11
    Generalist and Administrators
12
    Specialist Managers
13
    Farmers and Farm Managers

2. Professionals
21
    Science, Building and Engineering Professionals
22
    Business and Information Professionals
23
    Health Professionals
24
    Education Professionals
25
    Social, Arts and Miscellaneous Professionals

3. Associate Professionals
31
    Science, Engineering and Related Associate Professionals
32
    Business and Administrative Associate Professionals
33
    Managing Supervisors (Sales and Service)
34
    Health and Welfare Associate Professionals
39
    Other Associate Professionals

4. Tradespersons and Related Workers
41
    Mechanical and Fabrication Engineering Tradespersons
42
    Automotive Tradespersons
43
    Electrical and Electronics Tradespersons
44
    Construction Tradespersons
45
    Food Tradespersons
46
    Skilled Agricultural and Horticultural Workers
49
    Other Tradespersons and Related Workers

5. Advanced Clerical and Service Workers
51
    Secretaries and Personal Assistants
59
    Other Advanced Clerical and Service Workers

6. Intermediate Clerical, Sales and Service Workers
61
    Intermediate Clerical Workers
62
    Intermediate Sales and Related Workers
63
    Intermediate Service Workers

7. Intermediate Production and Transport Workers
71
    Intermediate Plant Operators
72
    Intermediate Machine Operators
73
    Road and Rail Transport Drivers
79
    Other Intermediate Production and Transport Workers

8. Elementary Clerical, Sales and Service Workers
81
    Elementary Clerks
82
    Elementary Sales Workers
83
    Elementary Service Workers

9. Labourers and Related Workers
91
    Cleaners
92
    Factory Labourers
99
    Other Labourers and Related Workers

Income level

54. For data on income of visitors, it is recommended that the following classification, which is based on the standard income ranges used in the 1996 Population Census, be adopted.

    CLASSIFICATION OF INCOME LEVELS

Weekly Income ($A)
Annual equivalent ($A)

Nil (or negative)
Nil (or negative)
1 -79
1 - 4,200
80 - 159
4,200 - 8,300
160 - 299
8,300 - 15,600
300 - 499
15,600 - 26,000
500 - 699
26,000 - 36,400
700 - 999
36,400 - 52,000
1,000 - 1,499
52,000 - 78,000
1,500 +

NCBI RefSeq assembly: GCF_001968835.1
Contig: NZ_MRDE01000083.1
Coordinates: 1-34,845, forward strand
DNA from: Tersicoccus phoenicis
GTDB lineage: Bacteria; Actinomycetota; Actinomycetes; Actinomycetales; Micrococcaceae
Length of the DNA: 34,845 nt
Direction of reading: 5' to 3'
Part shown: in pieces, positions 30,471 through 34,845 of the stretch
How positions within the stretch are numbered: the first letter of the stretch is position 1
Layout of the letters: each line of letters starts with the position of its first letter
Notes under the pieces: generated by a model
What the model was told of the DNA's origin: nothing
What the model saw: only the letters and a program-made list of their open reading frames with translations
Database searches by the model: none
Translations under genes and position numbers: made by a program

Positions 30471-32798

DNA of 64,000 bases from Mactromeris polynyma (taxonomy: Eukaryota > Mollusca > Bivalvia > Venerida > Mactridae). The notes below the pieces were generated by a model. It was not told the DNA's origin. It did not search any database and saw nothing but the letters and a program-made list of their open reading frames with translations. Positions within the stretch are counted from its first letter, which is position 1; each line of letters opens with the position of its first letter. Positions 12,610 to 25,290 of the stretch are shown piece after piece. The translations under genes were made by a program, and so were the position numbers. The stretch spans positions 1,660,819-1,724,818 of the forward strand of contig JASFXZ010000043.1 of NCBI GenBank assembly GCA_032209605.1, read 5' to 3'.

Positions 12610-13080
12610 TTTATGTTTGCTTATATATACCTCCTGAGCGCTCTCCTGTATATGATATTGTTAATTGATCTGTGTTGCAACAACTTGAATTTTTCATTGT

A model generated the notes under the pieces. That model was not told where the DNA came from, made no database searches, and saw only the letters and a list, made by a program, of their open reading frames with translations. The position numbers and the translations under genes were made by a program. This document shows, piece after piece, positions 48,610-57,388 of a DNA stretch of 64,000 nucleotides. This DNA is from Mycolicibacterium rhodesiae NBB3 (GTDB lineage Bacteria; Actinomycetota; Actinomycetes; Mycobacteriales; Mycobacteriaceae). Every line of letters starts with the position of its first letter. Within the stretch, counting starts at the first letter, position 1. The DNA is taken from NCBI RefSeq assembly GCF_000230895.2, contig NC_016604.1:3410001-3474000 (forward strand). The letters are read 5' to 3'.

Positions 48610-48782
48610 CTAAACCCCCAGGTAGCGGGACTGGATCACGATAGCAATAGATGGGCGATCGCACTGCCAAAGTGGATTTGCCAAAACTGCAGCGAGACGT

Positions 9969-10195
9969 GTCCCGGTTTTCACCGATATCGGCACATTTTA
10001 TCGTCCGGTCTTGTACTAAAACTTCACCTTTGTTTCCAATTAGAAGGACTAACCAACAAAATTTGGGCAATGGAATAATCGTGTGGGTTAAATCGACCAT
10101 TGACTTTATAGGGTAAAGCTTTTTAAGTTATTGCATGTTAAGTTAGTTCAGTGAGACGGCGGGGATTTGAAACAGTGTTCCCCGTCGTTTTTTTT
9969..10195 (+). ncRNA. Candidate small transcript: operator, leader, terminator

78,000 +

55. For small sample surveys, groupings of these categories should be used.

56. Income recorded should be gross income, ie. before tax and other deductions, for the 12 months prior to undertaking the trip. It should include, as much as possible, wages, salaries, overtime, dividends, interest, family allowance, pensions, rents received, business or farm income (less operating expenses), and superannuation and workers' compensation received.

57. Income data for international visitors should be collected in the currency of their country of residence and converted to $A using the exchange rate in effect at the time of the survey.

Number of persons in party

58. A visitor might travel as part of a 'party' and/or a 'group'. A 'party' comprises a number of visitors travelling together and whose expenditure is from a common pool. A typical example is a family on holiday together. A 'group' comprises a number of visitors travelling together but who are each responsible for their own expenditure. A typical example would be people travelling on the same bus tour. A 'group' could comprise a number of 'parties' and individual travellers.

59. The size and make-up of the party in which a visitor is travelling can have a significant effect on his/her trip activity and expenditure. Persons travelling singly have different patterns of activity and expenditure from those travelling in a party.

60. For some studies, it may be required to allocate a proportion of the total party expenditure to individuals in the party. As a broad recommendation, total expenditure might be broken down on the basis of expenditure by infants less than 1 year old as nil; expenditure by children 1 to 5 years old as 10% of that of an adult; and expenditure by youths 6 to 14 years old being 75% of that of an adult.

61. For research purposes it might be useful to know how many people are travelling in parties. This could be even more useful if cross-tabulated, for example, with the age distribution of the party members, such as:



Total
Age distribution
Number
in party
0-14
years
15-24
years
25- 44
years
45-64
years
65 years
and over

1
. .
. .
. .
. .
. .
2
. .
. .
. .
. .
. .
3
. .
. .
. .
. .
. .
etc.
. .
. .
. .
. .
. .